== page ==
[This is a paper delivered by Julia Hillner at IMC 2015, Leeds, on 7 July 2015; altered and amended for this blog post] This paper looks at a momentous...
This blog post was written by Dominik Kocbuch, MA intern on the project in 2016-17
Late antiquity remains an elusive label. Speak to people about the ancient times – the Egyptians, Caesar or Nero, and you are bound to hear something; similarly with the Middle Ages – but late antiquity, reflecting its nascent status in historical study, remains the great unknown albeit right on our doorstep. For it is hard to deny modernity’s cultural, social, political and religious debts to that fascinating period. Can we really imagine a European legal tradition without a Theodosius to first codify it? What of our universities, curricula and education without a Cassiodorus or a Gregory the Great? Perhaps unbeknown to many, late antiquity remains a tangible presence in the professions of the Nicene Creed, a late antique religious document, recited in Christian churches every single day. The truth remains – late antiquity is a fertile historical harvest yet to be appreciated and this project has been an ambitious attempt at giving Sheffield a one-way ticket to the world of late antiquity.
My involvement with the project began in September 2016, when – as a part of my Work Placement MA History module – I was assigned to Dr. Hillner’s Migration in Faith: Clerical Exile in Late Antiquity project. Clerical exile – movement and refuge, are crucial themes explored in the project. Pertinent to the current affairs and the plight of the refugees of war in the Middle East, the project rang loud by historicising a very human phenomenon – movement, often forced by a variety of factors.
The public engagement side of the project had a very simple and yet profound aim – to expose the public to the vibrancy and energy of late antiquity. It was also to demonstrate the strength of history as a discipline and its ability to create a coherent picture of a past based on sporadic and numerically scant evidence. Co-operation between Harry Mawdsley, Lewis Dagnall and Dr. Rohmann produced a brilliant database of late antique cases of exile, which was digitised and exhibited to the public at the Festival of Arts and Humanities Showcase in the Millennium Galleries in Sheffield. Many of the stall’s visitors remarked that they had never thought the study of religion would be approached through statistics and mathematical analysis – perhaps because religion and science are so often discussed as mutually exclusive? The database’s ‘official’ launch took place at an academic conference, also organised as a part of the project, in April 2017, in the German Historical Institute in London.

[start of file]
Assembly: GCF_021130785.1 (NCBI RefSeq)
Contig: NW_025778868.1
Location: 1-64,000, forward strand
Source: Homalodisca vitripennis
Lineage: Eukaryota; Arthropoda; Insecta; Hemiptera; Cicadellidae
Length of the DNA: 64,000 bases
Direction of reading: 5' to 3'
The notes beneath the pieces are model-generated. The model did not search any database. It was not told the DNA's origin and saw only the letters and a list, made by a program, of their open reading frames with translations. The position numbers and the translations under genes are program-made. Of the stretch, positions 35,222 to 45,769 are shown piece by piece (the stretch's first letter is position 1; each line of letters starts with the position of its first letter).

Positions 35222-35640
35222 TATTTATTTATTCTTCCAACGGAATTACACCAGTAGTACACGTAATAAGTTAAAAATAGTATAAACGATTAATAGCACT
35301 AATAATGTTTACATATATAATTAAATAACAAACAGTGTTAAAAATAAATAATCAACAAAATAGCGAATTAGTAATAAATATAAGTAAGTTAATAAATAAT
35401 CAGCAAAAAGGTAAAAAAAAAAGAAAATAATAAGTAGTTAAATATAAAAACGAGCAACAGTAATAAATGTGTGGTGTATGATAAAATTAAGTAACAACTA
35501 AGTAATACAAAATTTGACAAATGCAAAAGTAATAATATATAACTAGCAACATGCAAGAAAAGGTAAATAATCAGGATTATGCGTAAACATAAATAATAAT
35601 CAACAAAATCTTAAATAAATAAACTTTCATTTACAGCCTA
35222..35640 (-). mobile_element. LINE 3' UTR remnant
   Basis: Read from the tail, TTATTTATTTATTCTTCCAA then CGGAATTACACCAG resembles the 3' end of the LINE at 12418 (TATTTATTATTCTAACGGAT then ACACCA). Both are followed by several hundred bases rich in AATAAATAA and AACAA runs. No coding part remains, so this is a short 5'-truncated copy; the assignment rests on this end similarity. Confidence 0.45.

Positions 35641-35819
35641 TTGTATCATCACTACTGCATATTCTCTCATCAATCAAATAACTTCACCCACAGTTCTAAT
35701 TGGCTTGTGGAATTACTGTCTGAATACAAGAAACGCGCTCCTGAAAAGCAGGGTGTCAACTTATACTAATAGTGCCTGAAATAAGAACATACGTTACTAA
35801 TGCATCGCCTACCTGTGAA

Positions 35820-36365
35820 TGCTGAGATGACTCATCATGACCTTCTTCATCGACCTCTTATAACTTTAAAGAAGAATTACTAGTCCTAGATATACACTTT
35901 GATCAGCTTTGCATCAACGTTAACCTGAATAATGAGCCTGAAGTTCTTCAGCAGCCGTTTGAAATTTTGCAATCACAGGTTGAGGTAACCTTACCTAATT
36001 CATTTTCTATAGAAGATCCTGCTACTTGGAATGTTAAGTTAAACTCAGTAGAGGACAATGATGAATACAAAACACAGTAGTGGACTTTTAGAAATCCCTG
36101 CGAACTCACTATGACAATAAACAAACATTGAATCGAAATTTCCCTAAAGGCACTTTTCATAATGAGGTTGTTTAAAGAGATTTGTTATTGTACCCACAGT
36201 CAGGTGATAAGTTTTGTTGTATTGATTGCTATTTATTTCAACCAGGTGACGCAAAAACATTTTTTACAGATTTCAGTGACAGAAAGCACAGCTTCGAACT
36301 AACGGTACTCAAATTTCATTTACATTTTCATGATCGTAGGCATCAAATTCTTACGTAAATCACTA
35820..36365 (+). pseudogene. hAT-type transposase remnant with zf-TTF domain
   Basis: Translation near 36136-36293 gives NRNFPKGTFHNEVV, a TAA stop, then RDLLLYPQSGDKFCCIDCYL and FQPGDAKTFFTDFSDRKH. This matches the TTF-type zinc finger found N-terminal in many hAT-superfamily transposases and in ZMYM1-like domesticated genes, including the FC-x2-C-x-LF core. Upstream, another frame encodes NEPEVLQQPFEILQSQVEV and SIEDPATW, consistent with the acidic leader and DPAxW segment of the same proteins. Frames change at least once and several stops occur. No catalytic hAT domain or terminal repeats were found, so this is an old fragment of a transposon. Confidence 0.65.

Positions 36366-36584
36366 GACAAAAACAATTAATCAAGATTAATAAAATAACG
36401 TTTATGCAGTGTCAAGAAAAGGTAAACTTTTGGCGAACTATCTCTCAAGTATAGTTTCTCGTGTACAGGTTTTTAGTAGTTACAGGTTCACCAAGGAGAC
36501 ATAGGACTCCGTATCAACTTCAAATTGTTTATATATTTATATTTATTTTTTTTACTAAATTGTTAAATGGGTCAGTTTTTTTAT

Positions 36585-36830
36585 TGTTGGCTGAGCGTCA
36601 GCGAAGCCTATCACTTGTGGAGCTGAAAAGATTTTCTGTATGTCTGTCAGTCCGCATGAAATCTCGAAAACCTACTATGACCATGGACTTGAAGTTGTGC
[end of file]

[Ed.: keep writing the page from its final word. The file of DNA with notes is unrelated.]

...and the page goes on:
Back in Sheffield, the project created a friendly and approachable space in which people could explore late antiquity. One such forum were a series of film viewings – four in total, featuring films as disparate as Gladiator (2001) and Quo Vadis (1951). The events were enjoyable, group meetings often accompanied by a good dose of popcorn and some brilliant guest-academics as discussants, such as Kate Cooper, Meredith Warren and Richard Flower. Yet, they also raised serious questions about the intersection between the late antique past and the present world. For example, our screening of Agora, with its focus on Christian violence in late antique Alexandria, coincided with a time at which today’s Coptic Christians, in many ways the heirs of Alexandria’s late antique traditions, are themselves victims of violence in this very city.
Whilst my involvement in the project was relatively insignificant compared to the monumental work carried out by the project’s founders and leaders, it was nonetheless a fantastic experience. Compiling our findings allowed me to conclude that over the course of the project, over 300 individuals interacted with the project in some way, whether by attending a film, the book club, partaking in the conference or leaving a feedback form at an exhibition. The feedback we collected shows c. 80% of our events’ attendees reporting they learned ‘a lot of new information’ and that the events ‘changed how they think’ about the early Christian Church or the Roman empire. Our public engagement activities hence served as a quick entry point into the exploration of a period that is undeniably close and yet so far away. For many, it will prove to be a platform into deeper exploration; for others, it has demonstrated the resilience of history and most profoundly, its continued relevance and the value of history as a living, modernising and fascinating science.